Josh Clark

Josh Clark

HowStuffWorks

Josh Clark wanted to be a professional writer since his third-grade teacher told him a short story he wrote was kind of good. He's written ever since. He's a former senior writer for HowStuffWorks and current co-host of the Stuff You Should Know podcast. Josh lives with his wife, Umi. The pair really, really enjoys traveling, solving mysteries, having pizza parties and visiting museums (both renowned and obscure). Josh has been to the real-life house that served as the Robin's Nest on "Magnum, P.I." and is on an indefinite hiatus from being a jerk.

Recent Contributions

This American institution began with Abraham Lincoln following Stephen Douglas on the campaign trail. Today, the presidential debate is one of the most anticipated markers of candidates' campaigns.

By Josh Clark & Melanie Radzicki McManus

When Gov. John White left Roanoke to gather supplies from England, he was astonished at what he found when he returned. The colonists were gone, their houses were gone and the only clue to their whereabouts was a tree carved with the word "CROATOAN."

By Josh Clark & Nathan Chandler

Political primaries let voters choose which candidate they want to represent their political party as president. But not everyone is happy with the process. What are the problems, and can they be fixed?

By Josh Clark & Kathryn Whitbourne

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What makes the American Revolution stand out in world history? Was it the introduction of guerrilla warfare or its stage outside the borders of its parent nation? All those were noteworthy, but the real revolution was what the Revolution created.

By Josh Clark & Dave Roos

While Londoners on the East End saw their fair share of grime, drugs and prostitution, nothing could've prepared them for Jack the Ripper's bloody rampage in 1888. What's the story behind this legendary killer?

By Josh Clark & Patrick J. Kiger

A bad LSD trip can drive a person to suicide. So why would the CIA use American citizens as guinea pigs for its drug research?

By Josh Clark

After nearly half a century capturing the attention and imaginations of millions, the infamous D.B. Cooper plane-hijacking case has been closed. Will we ever know the true culprit?

By Josh Clark

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Formerly known as "shell shock," research into post-traumatic stress disorder began intensely after Congress requested a study of how Vietnam veterans were readjusting to civilian life in 1983. What have we learned since then about PTSD?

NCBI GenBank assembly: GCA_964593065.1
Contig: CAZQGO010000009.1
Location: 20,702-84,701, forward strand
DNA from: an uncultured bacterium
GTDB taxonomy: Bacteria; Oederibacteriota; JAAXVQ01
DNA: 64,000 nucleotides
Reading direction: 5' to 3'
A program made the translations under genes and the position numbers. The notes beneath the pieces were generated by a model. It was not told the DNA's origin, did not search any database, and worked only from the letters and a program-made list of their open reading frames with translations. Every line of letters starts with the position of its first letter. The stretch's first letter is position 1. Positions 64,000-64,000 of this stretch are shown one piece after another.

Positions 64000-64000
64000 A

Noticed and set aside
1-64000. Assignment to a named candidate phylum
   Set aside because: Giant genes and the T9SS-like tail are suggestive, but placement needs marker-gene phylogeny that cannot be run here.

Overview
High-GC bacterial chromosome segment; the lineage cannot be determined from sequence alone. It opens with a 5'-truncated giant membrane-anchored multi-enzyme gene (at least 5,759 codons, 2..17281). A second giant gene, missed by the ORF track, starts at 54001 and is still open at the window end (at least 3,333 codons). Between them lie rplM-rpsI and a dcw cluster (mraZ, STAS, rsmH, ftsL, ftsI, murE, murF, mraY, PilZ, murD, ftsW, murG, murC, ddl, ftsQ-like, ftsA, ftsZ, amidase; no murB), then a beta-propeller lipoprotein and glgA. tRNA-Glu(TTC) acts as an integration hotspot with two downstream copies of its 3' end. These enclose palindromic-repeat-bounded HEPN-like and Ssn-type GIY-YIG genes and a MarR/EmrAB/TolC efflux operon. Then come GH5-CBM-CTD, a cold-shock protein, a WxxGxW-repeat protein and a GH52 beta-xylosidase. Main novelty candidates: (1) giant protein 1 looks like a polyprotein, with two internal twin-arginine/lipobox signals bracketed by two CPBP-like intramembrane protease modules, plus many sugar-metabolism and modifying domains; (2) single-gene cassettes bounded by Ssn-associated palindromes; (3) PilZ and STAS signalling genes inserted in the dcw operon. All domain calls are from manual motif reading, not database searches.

By Josh Clark

While kissing can provide a host of health benefits, there can be some dangers lurking in these intimate moments.

By Josh Clark & Brion O'Connor

Do solar powered cars cause pollution? Keep reading to learn about solar powered cars and if they cause pollution.

By Josh Clark

Did you know that there are differences in what the words "danger," "caution," "poison" and "warning" mean when they're printed on a consumer product? It's not up to the manufacturer to choose which word best goes with the design on the product label.

By Josh Clark

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Anyone who's seen the famous, grainy footage of the Hindenburg disaster is familiar with the idea that hydrogen ignites easily. Burning unlocks stored energy, making hydrogen useful as a fuel.

By Josh Clark

The search for the lost city of Atlantis has obsessed scientists and historians for centuries, thanks to Plato's written account of its destruction. But is it real? If so, where is it?

By Josh Clark

Maybe you've heard whispers of dragons, Dungeon Masters and 20-sided dice, but how much do you really know about the world's most famous role-playing game? Get in character, because we're going on a quest to learn the ABCs of D&D.

By Tracy V. Wilson, Josh Clark & Kate Kershner

You'd think that earthworms are good for fish bait and little else, but that isn't the case at all. Earthworms are the engines that help local ecosystems run. They aerate soil, help facilitate plant composition and so much more.

By Josh Clark

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Thoroughbred horses aren't just pretty; they're the end result of centuries of breeding and record-keeping. Where did Thoroughbreds come from -- and why are so many so determined to keep them pure?

By Josh Clark

People donate their bodies to science all the time, usually after death. Here, we highlight 10 scientists who experimented on themselves while they were still alive. Not always such a good idea, eh Dr. Jekyll?

By Josh Clark

How did life on Earth begin? Theories abound, but one popular one posits that it started spontaneously from primordial ooze on our planet, while another holds that it literally came from outer space. Who's right?

By Josh Clark

Visitors to remote jungles face several potential dangers. Disease, ferocious animals, deadly plant life, the risk of having your head shrunken … wait, what?

By Josh Clark

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You use the number zero all the time, but it may surprise you to learn that it sometimes isn't a number at all. It may surprise you even more to learn that it was all but invented. See what else surprises you about zero in this article.

By Josh Clark